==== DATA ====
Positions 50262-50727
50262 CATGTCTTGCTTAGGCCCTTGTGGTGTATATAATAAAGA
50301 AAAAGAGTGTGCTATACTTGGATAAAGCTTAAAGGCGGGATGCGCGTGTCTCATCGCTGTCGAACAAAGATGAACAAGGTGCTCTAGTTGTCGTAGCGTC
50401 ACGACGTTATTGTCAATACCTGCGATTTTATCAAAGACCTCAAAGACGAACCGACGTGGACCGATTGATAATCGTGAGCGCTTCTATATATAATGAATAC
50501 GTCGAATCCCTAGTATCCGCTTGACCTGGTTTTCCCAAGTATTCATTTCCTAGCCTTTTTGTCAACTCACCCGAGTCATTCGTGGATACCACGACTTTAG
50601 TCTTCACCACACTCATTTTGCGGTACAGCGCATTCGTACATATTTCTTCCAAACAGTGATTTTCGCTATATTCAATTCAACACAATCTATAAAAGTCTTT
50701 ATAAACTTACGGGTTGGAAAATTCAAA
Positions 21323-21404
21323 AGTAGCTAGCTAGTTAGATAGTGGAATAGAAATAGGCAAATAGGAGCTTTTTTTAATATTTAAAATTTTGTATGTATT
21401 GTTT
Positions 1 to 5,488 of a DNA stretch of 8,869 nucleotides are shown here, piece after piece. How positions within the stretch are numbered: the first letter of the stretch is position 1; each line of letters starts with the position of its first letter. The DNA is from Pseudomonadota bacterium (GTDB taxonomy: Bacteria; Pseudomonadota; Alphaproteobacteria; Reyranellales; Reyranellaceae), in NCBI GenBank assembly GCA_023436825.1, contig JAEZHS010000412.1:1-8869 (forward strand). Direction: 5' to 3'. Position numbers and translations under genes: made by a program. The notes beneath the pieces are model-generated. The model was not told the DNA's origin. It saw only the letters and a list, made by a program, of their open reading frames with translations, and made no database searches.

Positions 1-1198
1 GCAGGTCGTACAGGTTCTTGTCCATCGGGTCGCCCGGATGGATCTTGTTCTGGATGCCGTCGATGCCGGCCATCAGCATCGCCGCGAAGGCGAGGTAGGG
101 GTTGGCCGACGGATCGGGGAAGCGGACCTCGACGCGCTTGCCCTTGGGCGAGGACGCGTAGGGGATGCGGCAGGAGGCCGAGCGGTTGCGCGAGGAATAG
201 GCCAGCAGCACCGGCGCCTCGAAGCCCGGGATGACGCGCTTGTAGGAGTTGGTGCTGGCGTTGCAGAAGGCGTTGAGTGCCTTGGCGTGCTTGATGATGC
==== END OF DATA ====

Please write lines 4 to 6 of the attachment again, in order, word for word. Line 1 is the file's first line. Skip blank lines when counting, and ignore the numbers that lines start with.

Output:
50401 ACGACGTTATTGTCAATACCTGCGATTTTATCAAAGACCTCAAAGACGAACCGACGTGGACCGATTGATAATCGTGAGCGCTTCTATATATAATGAATAC
50501 GTCGAATCCCTAGTATCCGCTTGACCTGGTTTTCCCAAGTATTCATTTCCTAGCCTTTTTGTCAACTCACCCGAGTCATTCGTGGATACCACGACTTTAG
50601 TCTTCACCACACTCATTTTGCGGTACAGCGCATTCGTACATATTTCTTCCAAACAGTGATTTTCGCTATATTCAATTCAACACAATCTATAAAAGTCTTT